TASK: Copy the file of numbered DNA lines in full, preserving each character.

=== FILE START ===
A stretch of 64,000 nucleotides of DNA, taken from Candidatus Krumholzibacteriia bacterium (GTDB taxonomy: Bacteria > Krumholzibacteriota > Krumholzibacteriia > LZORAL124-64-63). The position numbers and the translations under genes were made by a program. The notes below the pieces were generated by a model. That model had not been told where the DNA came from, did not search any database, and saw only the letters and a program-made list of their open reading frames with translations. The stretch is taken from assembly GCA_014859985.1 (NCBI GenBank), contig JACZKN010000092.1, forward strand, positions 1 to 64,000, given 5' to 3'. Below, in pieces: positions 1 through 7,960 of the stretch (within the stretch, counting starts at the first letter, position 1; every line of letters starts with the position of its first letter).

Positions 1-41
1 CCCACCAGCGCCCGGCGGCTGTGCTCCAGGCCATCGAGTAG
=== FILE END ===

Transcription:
A stretch of 64,000 nucleotides of DNA, taken from Candidatus Krumholzibacteriia bacterium (GTDB taxonomy: Bacteria > Krumholzibacteriota > Krumholzibacteriia > LZORAL124-64-63). The position numbers and the translations under genes were made by a program. The notes below the pieces were generated by a model. That model had not been told where the DNA came from, did not search any database, and saw only the letters and a program-made list of their open reading frames with translations. The stretch is taken from assembly GCA_014859985.1 (NCBI GenBank), contig JACZKN010000092.1, forward strand, positions 1 to 64,000, given 5' to 3'. Below, in pieces: positions 1 through 7,960 of the stretch (within the stretch, counting starts at the first letter, position 1; every line of letters starts with the position of its first letter).

Positions 1-41
1 CCCACCAGCGCCCGGCGGCTGTGCTCCAGGCCATCGAGTAG